US 202 and several numbers along its route. The 202 corridor is circuitous, and 99% of people wouldn’t use it to get from DE to ME.   First of all, the DE 141 and I-95 concurrencies are totally unnecessary.  From Haverstraw, NY to Westfield, MA, about 80% of it is multiplexed, and from Hillsborough, NH to its northern terminus, it’s about 90% multiplexed.  The piece from Wilmington to Haverstraw should either become a rerouted US 13 (US 301 takes over Morrisville route) or have 301 goe to Haverstraw.  Eliminate the concurrences between Haverstraw and Westfield, and extend state routes over the standalone pieces. Demote the piece from Westfield to Belchertown, create a new state route, and extend MA 21 from Belchertown to Hillsborough (21 is available in NH).  Eliminate concurrent pieces north of there, and with a couple of short state route extensions, you’re pretty much done.

 on: Today at 01:04:53 AM 
Started by agentsteel53 - Last post by Brian556
Is Google Maps running slow for you guys? It is painfully slow for me, to the point that its basically non-usable. The problem is not my computer because I just did a clean install of Windows on a new hard drive. I'm using Edge, which is really fast on other websites

 on: Today at 01:02:05 AM 
Started by Flint1979 - Last post by Flint1979
Let me explain how this happened this afternoon coming home from Detroit.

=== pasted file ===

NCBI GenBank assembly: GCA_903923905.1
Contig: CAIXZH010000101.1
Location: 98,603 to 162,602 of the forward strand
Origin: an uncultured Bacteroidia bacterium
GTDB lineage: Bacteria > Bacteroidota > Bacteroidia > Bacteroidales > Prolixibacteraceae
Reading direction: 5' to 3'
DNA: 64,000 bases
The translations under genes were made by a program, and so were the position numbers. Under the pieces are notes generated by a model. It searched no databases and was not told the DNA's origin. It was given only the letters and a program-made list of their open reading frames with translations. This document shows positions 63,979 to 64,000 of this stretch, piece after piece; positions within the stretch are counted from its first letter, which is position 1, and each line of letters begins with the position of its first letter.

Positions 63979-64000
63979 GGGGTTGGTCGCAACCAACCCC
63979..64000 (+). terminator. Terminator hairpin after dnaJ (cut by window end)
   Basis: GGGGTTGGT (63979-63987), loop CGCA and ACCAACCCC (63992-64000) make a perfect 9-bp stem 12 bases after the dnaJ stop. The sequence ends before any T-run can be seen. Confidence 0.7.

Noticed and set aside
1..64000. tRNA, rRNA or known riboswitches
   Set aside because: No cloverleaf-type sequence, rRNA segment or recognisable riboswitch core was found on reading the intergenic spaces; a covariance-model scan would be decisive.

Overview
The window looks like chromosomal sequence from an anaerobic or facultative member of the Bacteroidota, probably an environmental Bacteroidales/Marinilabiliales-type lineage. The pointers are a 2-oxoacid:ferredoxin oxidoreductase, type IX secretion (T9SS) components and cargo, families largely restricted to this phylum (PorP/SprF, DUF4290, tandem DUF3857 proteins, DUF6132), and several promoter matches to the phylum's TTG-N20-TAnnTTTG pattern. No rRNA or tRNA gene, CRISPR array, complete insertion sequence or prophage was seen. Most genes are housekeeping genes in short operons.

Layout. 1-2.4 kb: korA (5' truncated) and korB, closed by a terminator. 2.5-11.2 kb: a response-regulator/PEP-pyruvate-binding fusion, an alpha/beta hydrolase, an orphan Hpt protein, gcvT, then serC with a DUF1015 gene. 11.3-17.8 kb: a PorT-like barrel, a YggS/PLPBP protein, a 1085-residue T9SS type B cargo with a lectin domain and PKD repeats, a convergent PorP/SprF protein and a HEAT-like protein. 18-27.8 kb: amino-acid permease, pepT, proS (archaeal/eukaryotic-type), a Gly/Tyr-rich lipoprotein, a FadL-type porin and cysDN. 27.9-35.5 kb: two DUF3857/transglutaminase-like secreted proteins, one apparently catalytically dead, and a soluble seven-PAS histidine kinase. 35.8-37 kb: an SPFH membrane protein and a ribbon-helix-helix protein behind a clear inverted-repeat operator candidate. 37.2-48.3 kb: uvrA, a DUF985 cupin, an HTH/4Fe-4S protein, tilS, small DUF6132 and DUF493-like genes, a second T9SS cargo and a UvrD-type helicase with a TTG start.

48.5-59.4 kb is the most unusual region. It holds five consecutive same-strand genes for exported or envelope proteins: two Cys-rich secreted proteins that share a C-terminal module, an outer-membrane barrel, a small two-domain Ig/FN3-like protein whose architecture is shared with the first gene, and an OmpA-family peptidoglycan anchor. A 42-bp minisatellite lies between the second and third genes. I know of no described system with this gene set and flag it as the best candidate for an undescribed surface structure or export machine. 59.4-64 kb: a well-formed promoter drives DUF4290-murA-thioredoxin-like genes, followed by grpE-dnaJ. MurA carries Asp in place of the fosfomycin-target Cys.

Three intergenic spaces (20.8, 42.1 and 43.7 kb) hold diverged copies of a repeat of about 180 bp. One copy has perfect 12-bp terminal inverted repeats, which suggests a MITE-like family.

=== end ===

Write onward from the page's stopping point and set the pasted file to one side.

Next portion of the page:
It was about the tail end of the afternoon rush hour and I was traveling with the flow of traffic which at this point was about 80 mph on I-75 north of the Great Lakes Crossings area in Auburn Hills. A cop had a car pulled over all the way on the right shoulder blocking some of but not all of the right lane. Traffic in the middle lane and left lane decided they need to slow down to 45 mph passing this cop. I'm thinking to myself what is the reason to slow down, that cop is all the way over to the right not effecting the flow of traffic at all. It just irks me that people feel the need to slam on their brakes just because they see a cop. First of all, if you're speeding and a cop is occupied that cop isn't going to pull you over and 80 mph on I-75 in Michigan is a common speed. Second of all, it's pretty dangerous to suddenly drop 35 mph on the Interstate knowing that the flow of traffic behind you is coming at 75-80 mph.

Another thing that irks me is when people feel the need to slow down going up a hill on the Interstate. I know this isn't an Interstate but I see this happen on the Southfield Freeway in Detroit all the time because that freeway is indeed like riding a roller coaster with all the up and down movements since the freeway is at grade instead of an urban depressed freeway. Michigan has a lot of terrible drivers and I've seen enough of them to last me a lifetime.